Too Quick to Pull the Trigger (Food for Thought)

I woke up this morning and was glancing at the news headlines. As I was reading, I came across an article about David Bonderman, Uber Technologies Inc. director, resigning from the company’s board of directors.  According to the reports, during a staff meeting, Arianna Huffington, who also sits on the Uber board of directors, commented,

There’s a lot of data that shows when there’s one woman on the board, it’s much more likely that there will be a second woman on the board.

In response, Bonderman commented,

Actually, what it shows is that it’s much more likely to be more talking.

As I read the article, I began to wonder, how did Ariana Huffington respond to this comment? Was she offended when the words came out of his mouth? Did she use this as a teaching moment? Did she say anything in response to Bonderman’s comment? Then I began to wonder, how offended would I, the self-proclaimed feminist, be if I was present when the comment was made.  And, my honest answer was, not enough to think he should resign from the board of directors. Sure, I might look at him and think, “That was dumb as hell.” And, there is a possibility that I would have said, “That was a sexist thing to say.” But, I could not imagine concluding that the only acceptable recourse for his comment was board resignation.

Was it an ignorant comment on Bonderman’s part? Certainly;

Was it sexist? Most definitely;

But, should this ignorant, sexist comment have led to his resignation from the board of directors? No. That was excessive, at least in my opinion.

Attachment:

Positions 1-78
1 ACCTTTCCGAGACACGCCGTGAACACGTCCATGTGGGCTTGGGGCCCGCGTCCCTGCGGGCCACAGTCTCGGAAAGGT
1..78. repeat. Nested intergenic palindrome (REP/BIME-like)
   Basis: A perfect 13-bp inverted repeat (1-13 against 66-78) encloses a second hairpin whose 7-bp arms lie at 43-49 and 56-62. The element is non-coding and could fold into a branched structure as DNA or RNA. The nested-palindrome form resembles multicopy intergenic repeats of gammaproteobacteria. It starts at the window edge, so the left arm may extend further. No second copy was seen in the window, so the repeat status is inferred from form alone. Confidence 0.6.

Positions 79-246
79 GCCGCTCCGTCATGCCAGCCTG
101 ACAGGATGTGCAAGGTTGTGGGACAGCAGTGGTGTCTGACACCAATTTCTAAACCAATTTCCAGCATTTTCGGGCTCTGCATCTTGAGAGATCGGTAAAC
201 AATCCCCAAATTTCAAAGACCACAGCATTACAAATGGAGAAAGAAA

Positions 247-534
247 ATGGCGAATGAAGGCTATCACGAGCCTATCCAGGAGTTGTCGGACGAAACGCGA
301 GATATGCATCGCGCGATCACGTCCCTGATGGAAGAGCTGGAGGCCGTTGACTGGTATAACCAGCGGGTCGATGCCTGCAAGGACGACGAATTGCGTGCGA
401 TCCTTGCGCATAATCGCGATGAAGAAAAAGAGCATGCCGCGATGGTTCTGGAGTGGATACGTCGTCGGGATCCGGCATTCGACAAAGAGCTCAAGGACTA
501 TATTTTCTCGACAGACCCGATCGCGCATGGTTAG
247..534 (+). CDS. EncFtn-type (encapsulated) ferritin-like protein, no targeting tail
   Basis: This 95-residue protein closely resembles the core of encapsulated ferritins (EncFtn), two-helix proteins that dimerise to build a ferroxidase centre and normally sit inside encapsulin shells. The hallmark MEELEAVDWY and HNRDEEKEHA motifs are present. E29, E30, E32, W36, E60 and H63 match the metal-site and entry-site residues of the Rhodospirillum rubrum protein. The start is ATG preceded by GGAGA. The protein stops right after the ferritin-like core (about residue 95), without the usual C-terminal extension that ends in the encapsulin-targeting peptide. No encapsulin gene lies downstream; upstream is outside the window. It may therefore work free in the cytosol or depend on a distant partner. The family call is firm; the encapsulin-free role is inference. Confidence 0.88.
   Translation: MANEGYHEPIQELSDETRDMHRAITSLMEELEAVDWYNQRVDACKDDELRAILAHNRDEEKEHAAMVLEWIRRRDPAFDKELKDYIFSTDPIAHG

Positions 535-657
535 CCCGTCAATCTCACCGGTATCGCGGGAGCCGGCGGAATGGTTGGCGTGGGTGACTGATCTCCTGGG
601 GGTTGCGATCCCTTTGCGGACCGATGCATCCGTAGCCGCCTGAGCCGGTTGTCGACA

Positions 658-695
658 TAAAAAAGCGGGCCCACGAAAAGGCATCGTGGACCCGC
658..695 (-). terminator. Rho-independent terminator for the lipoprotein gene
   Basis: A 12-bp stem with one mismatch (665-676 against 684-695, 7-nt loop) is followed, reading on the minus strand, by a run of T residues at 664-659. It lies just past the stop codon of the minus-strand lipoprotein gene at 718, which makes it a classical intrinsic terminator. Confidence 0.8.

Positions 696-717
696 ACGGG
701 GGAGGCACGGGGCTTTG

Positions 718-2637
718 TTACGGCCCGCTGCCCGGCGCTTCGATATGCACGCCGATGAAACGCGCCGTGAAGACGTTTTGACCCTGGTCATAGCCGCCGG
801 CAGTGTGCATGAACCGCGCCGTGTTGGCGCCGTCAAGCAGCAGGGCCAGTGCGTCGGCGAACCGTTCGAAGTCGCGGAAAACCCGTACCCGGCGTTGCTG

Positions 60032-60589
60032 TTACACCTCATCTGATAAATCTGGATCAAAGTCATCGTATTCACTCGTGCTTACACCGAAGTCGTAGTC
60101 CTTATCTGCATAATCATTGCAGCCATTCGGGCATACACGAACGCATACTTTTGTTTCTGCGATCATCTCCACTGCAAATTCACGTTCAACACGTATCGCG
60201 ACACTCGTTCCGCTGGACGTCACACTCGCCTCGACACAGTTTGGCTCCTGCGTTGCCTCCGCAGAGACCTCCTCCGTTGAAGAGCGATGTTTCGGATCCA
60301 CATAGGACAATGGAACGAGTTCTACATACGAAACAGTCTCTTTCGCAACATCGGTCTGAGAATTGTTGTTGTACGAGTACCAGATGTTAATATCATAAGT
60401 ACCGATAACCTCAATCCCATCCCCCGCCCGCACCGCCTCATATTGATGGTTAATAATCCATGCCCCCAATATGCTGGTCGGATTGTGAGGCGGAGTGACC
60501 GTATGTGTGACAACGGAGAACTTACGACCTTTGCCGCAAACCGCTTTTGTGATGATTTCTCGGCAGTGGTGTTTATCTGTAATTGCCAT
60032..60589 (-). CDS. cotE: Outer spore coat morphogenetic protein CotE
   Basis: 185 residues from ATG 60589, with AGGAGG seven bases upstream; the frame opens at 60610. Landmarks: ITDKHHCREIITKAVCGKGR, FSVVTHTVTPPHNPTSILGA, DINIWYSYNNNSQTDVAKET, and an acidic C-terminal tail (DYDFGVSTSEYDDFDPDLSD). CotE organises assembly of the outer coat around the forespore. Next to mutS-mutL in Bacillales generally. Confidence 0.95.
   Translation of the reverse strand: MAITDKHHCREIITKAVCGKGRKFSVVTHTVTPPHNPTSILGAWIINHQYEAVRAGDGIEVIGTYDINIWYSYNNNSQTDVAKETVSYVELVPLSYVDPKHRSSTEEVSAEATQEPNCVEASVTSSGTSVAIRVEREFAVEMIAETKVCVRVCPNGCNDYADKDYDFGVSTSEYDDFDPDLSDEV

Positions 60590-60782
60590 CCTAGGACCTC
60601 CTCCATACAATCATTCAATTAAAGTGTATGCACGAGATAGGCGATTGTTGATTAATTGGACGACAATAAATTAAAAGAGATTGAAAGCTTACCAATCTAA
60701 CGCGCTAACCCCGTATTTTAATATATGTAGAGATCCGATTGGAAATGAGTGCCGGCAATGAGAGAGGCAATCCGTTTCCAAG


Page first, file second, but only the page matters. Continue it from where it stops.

Stories like this make me thoroughly confused about what position we are advancing as a society. Time and again I hear people say, we need to come to the table and begin an open dialogue about racism and sexism. I wholeheartedly agree. An open dialogue allows us to talk freely about some of the racist, sexist beliefs that people embrace and their effects on the people that are the subject of these beliefs. Through such dialogue, we can begin to understand one another, dismantle some of those thought processes, and create a plan that will reduce  the number of people that hold on to these beliefs.

An open dialogue, in my opinion, is absolutely necessary if we want to begin to dismantle racist, sexist beliefs. But, who in the world is going to take the risk of coming to the table to discuss their racist, sexist thoughts when our society is so quick to pull the trigger, and quite frankly, overreact, when they share their thoughts? Overreacting is making it impossible for us to take the first step towards understanding and acceptance.

Will an open dialogue eradicate all racism and sexism? Of course not. As humans we come to the table with different experiences that mold us and help to shape our belief systems.  For some, racism and sexism will be with them until they die. However, forcing racist and sexist people into the closet, by overreacting and being so quick to pull the trigger, means we are missing an opportunity to affect any change. At least, that is what I believe.